Entertainment Weekly

Stay Connected

Subscribe

Advertise With Us

Learn More

Skip to content

Article

Matilda review: Read EW's original 1996 take

Posted on

TriStar Pictures/courtesy Everett Collection

Matilda

type:
Book
Current Status:
In Season
author:
9727
genre:
Fiction

We gave it a B

Matilda Wormwood (Mara Wilson) loves to read. At the age of 4, she’s sneaking to the library; by 6, she’s onto Moby Dick. Yet Mom (Rhea Perlman) is a bottle-blond home shopaholic and Dad (Danny DeVito) is a used-car salesman who thinks TV is better than books because it’s faster. Worse, Matilda wants to go to school. So Dad packs her off to Crunchem Hall, run by Agatha Trunchbull (British actress Pam Ferris), a monstrous former Olympic shot-put champion with a penchant for launching her charges out of windows.

Clearly, a lot of grown-up types are going to despise Matilda: gym teachers, school psychologists, used-car salesmen, critics who like their family fare immobilized by homiletic virtue. But kids will understand. They already know that Roald Dahl books like Matilda, Charlie and the Chocolate Factory, and James and the Giant Peach are, for all their dark fantasy, subversive manifestos about preserving childhood’s grace against the caprices of authority figures.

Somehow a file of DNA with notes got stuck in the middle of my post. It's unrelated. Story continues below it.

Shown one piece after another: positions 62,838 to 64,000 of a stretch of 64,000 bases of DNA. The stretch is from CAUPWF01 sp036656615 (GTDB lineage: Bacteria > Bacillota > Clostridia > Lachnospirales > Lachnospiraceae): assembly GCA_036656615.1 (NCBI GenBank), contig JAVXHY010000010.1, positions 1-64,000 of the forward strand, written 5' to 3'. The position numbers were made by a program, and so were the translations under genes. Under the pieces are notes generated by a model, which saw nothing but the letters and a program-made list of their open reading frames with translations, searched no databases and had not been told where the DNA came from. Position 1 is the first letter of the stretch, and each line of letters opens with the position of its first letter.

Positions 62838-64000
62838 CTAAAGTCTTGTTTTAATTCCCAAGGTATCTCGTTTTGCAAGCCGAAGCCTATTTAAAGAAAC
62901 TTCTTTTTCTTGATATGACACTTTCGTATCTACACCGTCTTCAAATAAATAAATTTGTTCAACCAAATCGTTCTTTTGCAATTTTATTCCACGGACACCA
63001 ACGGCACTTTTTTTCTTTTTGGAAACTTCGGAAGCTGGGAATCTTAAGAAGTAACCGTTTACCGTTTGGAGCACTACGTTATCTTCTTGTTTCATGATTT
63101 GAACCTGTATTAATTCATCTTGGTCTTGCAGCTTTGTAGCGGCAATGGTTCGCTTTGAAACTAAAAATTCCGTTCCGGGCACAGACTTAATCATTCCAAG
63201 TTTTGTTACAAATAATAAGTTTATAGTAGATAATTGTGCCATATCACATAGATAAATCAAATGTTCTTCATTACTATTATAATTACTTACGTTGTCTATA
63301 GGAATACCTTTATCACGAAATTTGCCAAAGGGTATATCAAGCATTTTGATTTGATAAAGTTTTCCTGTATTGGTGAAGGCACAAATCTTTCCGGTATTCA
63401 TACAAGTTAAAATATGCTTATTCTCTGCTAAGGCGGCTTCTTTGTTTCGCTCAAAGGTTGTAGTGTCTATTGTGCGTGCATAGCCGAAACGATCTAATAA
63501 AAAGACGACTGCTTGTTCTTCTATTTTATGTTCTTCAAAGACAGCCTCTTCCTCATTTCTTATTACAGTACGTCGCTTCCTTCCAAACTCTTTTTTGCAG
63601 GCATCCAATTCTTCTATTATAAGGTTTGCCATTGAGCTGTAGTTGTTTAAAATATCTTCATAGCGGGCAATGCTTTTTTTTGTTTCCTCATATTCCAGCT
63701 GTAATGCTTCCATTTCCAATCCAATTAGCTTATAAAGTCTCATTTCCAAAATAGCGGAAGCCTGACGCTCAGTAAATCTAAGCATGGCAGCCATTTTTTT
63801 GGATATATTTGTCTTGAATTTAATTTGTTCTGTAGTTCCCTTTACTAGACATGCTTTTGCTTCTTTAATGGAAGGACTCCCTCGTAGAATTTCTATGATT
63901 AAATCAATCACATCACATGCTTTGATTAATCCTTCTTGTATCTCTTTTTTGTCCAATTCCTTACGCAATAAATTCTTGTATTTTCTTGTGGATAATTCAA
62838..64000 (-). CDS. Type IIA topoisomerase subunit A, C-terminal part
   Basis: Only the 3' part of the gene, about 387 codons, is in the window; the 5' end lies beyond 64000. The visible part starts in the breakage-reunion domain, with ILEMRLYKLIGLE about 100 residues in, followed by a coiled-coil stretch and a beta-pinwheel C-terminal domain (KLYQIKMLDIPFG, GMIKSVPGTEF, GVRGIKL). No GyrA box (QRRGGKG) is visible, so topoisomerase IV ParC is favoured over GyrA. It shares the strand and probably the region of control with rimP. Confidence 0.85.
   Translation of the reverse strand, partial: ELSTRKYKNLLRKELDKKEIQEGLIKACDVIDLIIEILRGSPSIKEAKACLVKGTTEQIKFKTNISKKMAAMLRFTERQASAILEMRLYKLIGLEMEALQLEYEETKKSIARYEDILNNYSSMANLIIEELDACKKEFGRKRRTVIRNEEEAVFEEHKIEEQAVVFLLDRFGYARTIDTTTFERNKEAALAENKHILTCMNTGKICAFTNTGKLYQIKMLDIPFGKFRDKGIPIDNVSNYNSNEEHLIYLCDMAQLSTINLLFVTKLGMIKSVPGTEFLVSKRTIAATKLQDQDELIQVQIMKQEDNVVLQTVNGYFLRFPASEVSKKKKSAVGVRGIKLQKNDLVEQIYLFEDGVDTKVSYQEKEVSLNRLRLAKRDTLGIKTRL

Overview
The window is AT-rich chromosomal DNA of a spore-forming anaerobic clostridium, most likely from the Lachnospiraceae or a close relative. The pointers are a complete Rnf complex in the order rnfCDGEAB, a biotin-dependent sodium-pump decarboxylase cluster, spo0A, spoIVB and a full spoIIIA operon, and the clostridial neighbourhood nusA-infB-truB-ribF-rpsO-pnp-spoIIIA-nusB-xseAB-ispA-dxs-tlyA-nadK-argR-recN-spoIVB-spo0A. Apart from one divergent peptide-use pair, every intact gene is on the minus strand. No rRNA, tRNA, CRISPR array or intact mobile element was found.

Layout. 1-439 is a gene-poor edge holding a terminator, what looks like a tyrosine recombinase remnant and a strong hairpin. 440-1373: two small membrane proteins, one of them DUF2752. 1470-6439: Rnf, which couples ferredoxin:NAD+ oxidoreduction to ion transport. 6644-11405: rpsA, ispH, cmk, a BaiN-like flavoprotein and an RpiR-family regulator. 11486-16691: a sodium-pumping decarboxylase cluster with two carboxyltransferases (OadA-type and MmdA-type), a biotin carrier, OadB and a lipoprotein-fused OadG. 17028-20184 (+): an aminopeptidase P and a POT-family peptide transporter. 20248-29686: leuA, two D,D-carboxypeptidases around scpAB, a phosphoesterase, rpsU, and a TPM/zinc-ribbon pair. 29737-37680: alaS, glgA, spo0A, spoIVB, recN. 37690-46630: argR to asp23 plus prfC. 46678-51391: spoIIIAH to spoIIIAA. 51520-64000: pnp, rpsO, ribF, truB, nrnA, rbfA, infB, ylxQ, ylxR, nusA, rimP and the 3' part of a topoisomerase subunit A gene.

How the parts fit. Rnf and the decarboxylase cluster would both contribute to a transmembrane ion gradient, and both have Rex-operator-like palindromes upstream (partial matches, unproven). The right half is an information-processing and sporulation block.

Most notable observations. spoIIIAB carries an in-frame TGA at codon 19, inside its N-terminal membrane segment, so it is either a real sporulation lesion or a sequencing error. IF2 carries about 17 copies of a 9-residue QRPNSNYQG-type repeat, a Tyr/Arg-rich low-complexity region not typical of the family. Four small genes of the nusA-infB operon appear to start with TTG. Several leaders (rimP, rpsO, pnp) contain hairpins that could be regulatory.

As a director, Danny DeVito knows a thing or two about subversion too. But Matilda would be one bitter pill of a kiddie flick if not for the serenely unflappable Wilson (Mrs. Doubtfire) and the relationship Matilda establishes with her fragile teacher Miss Honey (Schindler’s List‘s Embeth Davidtz, glowing from within). Their emotional bond is so strong, in fact, that when the movie resorts to gimmickry — it turns out that Matilda has the power to levitate objects — it feels like a cop-out: Carrie for the Hello Kitty crowd.

Still, there are terrible pleasures to be found here, especially Ferris’ Gorgon-size Trunchbull — maybe the most frightening movie villainess since Margaret Hamilton slathered on the green paint for The Wizard of Oz. Ultimately, we see her through the heroine’s eyes — as a dangerous fool, but a fool nonetheless — and it may be Matilda‘s most welcome notion that self-assurance can sometimes be armor enough. Should you take the kids? Of course. Then duck. B

Comments